you know how to hone, you can start looking for razors in antique shops, flea
markets, garage sales, and like everything else, on eBay. Iťs rather hard to avoid
acquiring rather too many of them, and this will lead your loved ones to
question your sanity, but by this time you won’t care anyway. I know.
I mentioned an alternative to a ‘reaľ razor, and this will be a good way to learn
for some. If you have ever had a barber shave the back of your neck at the end
of a haircut, he was probably using a Shavette, which is made by Dovo, one of
the two main straight razor manufacturers still in production. This is a rather
lightweight and flimsy version of a straight razor that takes one half of a
snapped double-edged razor blade and mounts it where the sharpened edge
would be in a normal straight. Dovo isn’t the only company making these,
another is from a Spanish firm, Filarmonica, that used to make straight razors
and still supplies their version of this device to barber supply houses. There is
also a much more expensive disposable blade straight from Japan, the Feather
Razor, that is meant for those who intend to continue using a straight without
the bother of honing and stropping. It uses its own proprietary blades. The
Shavette is easily bought and is quite cheap. Classic Shaving sell them for less
than $30 US. It will let the beginner try his hand at a straight shave with no
worries about sharpness. Once again, there is always a ‘buť - in this case it has
to be said that the Shavette is very light, and a double-edge blade is very sharp.
You will manage to make a few little cuts with it because of this combination,
but if used carefully it can give the flavour of a straight shave for very little
outlay. Some users strongly recommend them for beginners, but I would
suggest that you might as well use the real thing from the start. If you are going
to be a straight shaver you are going to have to learn to hone sooner or later, so
why waste time? Talking of which....
Chapter 3
Honing, Stropping and Caring
for your Straight Razor
Assuming you are going to do as I have advised, and buy a ready-honed razor
you may want to skip this part until after the shaving part, which is the bit you
can’t wait to get into. But if you are an organised kind of guy, and are doing all
the research first, here we go....
The basic principle of honing is that the razor’s blade must be gently laid flat
on a hone, and moved with the edge foremost. It really is that simple. And yet,
it really is that complicated too. Everything else follows from this.
Leťs begin with the hone. The hone that you already have for sharpening your
knives is no good at all here. It will be far too coarse, and it probably isn’t flat.
You will have to buy a hone of some sort, and there are three main ways you
can go. Firstly, a modern wetstone from a woodworking shop, such as that
made by Norton (the 4,000/8,000 combination would be best) or Shapton will
be fairly easily found. These must be well wetted in cold water before use, and
the coarser side is used first, and then the finer. The razor is placed on the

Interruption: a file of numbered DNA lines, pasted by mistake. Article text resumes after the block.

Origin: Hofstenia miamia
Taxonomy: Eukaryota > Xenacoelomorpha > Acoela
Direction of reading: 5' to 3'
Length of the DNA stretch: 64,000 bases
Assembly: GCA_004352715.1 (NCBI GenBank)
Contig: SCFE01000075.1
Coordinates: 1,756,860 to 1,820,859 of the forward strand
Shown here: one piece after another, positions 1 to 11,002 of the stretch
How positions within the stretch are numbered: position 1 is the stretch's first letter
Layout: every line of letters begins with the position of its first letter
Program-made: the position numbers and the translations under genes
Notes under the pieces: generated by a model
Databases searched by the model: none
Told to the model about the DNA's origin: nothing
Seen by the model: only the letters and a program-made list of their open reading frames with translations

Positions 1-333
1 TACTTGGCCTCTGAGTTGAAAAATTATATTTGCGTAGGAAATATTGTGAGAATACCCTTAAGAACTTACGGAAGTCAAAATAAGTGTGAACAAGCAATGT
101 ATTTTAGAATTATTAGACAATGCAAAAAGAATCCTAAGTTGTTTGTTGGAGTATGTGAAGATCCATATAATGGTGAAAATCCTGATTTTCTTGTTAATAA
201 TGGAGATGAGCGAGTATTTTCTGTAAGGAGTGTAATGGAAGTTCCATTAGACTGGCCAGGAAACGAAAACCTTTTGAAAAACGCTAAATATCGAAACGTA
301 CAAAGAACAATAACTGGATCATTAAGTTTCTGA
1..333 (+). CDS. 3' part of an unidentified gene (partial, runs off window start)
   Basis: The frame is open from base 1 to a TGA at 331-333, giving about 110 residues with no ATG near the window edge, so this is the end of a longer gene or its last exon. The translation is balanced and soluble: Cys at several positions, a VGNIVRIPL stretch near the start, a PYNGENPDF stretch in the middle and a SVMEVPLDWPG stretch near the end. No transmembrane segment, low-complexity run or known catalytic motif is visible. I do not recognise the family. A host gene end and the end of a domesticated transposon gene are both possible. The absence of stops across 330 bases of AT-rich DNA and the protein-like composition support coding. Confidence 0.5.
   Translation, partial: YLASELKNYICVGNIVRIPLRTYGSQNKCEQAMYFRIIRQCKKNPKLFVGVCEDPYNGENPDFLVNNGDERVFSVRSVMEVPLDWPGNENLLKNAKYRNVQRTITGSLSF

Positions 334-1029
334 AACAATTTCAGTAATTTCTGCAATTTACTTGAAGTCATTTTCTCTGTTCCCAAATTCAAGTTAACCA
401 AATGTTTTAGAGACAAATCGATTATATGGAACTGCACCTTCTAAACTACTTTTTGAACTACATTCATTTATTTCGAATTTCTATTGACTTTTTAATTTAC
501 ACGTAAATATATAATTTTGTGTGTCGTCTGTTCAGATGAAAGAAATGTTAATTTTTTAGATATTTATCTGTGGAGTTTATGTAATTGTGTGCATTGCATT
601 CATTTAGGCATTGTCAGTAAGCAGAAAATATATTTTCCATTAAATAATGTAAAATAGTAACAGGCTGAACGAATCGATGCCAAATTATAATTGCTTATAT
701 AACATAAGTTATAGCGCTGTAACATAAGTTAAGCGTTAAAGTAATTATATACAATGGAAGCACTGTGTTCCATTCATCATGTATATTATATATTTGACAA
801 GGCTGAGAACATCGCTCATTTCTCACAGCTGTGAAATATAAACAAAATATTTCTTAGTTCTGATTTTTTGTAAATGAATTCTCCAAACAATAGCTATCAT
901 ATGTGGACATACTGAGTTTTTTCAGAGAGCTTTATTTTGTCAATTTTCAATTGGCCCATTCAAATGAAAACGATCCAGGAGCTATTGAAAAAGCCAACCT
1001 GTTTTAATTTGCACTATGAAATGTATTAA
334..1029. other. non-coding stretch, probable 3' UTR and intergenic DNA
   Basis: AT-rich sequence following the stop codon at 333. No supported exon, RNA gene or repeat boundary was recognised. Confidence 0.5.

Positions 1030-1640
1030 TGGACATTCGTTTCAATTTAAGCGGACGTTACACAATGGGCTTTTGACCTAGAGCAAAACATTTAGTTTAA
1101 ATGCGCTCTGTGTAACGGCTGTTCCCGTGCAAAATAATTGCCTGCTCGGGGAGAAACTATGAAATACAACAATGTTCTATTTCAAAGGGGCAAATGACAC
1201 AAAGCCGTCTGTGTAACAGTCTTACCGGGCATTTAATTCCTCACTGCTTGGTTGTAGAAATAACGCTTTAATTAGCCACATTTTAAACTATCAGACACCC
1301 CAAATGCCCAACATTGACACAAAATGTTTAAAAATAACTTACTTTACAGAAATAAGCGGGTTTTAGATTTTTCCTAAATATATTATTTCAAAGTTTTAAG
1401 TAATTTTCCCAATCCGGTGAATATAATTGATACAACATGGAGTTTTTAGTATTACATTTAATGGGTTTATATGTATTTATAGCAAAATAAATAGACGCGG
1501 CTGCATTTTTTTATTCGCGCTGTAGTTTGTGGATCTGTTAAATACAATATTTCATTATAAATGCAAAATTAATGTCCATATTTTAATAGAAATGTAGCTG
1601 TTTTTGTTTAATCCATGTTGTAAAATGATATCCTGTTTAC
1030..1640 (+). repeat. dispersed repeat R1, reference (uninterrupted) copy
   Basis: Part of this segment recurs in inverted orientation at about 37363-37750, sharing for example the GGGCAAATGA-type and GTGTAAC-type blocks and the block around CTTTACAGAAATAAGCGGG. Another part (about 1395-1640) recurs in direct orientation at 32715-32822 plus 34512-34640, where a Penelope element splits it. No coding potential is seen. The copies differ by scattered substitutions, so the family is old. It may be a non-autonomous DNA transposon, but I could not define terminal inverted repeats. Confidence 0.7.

hone holding it on the shank by thumb and forefinger, and slid along the
surface with the sharp edge leading. Because the blade is longer than the width
of the stone, it is necessary either to angle the blade so it fits across the width
of the stone, or draw the blade downwards as it travels along the stone, or
simply move the blade on alternate passes across the stone, so that the heel is
sharpened, and then the point. A wider stone can be bought which avoids this.
Both the spine and the edge must stay in contact with the hone at all times.
On reaching the end of the hone, stop whilst the blade is still on the hone, and
roll the razor over on its spine so that the edge is now facing the other way and
go back in the other direction. One pass in each direction (a ‘round trip’)
counts as one stroke of the hone. The main thing is to maintain even contact
with the surface, with as little pressure as possible being used to do so. The
harder you press, the less sharp your razor. The knack of doing this is what
takes more time to learn than any other part of straight razor shaving.
The second way to go is to use old-fashioned ceramic hones known generically
as ‘barber hones’. These can be found fairly cheaply on eBay, and were once
made in huge numbers and goodness knows how many styles. Generally, they
are less coarse than the Norton wetstones, so cut more slowly and require
more strokes to sharpen your razor. They can be used dry or wetted with water
or even lather. They are usually small, and make even more contortions
necessary to sharpen all the edge of a blade evenly, but they are easy to use and
give excellent results. My favourite one is an American copy of the most
famous of them all - the Swaty, so named after its European manufacturer.
Honing on a Swaty, leading with the edge, and a very light touch!
The third way is not to use a hone at all, but to use a set of microabrasive
sheets that allow you to use ever finer abrasives to achieve the edge you want.
These often have adhesive on the back and can be bought at woodworking